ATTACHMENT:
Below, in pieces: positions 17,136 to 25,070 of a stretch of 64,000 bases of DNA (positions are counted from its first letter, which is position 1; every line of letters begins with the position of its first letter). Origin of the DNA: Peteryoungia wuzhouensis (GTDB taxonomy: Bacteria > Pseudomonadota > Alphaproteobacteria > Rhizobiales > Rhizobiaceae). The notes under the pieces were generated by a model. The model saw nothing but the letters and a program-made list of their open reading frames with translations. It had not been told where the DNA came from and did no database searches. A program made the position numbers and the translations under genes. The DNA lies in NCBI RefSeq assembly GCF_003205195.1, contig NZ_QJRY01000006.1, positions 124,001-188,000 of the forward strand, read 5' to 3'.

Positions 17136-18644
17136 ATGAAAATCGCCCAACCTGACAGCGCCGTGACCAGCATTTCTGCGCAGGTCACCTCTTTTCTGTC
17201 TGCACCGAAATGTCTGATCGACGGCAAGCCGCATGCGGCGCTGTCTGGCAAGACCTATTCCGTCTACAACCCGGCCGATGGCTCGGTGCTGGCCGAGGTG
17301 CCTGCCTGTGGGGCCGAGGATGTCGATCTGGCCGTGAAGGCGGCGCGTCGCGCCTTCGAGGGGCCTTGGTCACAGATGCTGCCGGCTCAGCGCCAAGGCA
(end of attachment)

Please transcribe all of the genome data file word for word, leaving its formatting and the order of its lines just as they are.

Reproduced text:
Below, in pieces: positions 17,136 to 25,070 of a stretch of 64,000 bases of DNA (positions are counted from its first letter, which is position 1; every line of letters begins with the position of its first letter). Origin of the DNA: Peteryoungia wuzhouensis (GTDB taxonomy: Bacteria > Pseudomonadota > Alphaproteobacteria > Rhizobiales > Rhizobiaceae). The notes under the pieces were generated by a model. The model saw nothing but the letters and a program-made list of their open reading frames with translations. It had not been told where the DNA came from and did no database searches. A program made the position numbers and the translations under genes. The DNA lies in NCBI RefSeq assembly GCF_003205195.1, contig NZ_QJRY01000006.1, positions 124,001-188,000 of the forward strand, read 5' to 3'.

Positions 17136-18644
17136 ATGAAAATCGCCCAACCTGACAGCGCCGTGACCAGCATTTCTGCGCAGGTCACCTCTTTTCTGTC
17201 TGCACCGAAATGTCTGATCGACGGCAAGCCGCATGCGGCGCTGTCTGGCAAGACCTATTCCGTCTACAACCCGGCCGATGGCTCGGTGCTGGCCGAGGTG
17301 CCTGCCTGTGGGGCCGAGGATGTCGATCTGGCCGTGAAGGCGGCGCGTCGCGCCTTCGAGGGGCCTTGGTCACAGATGCTGCCGGCTCAGCGCCAAGGCA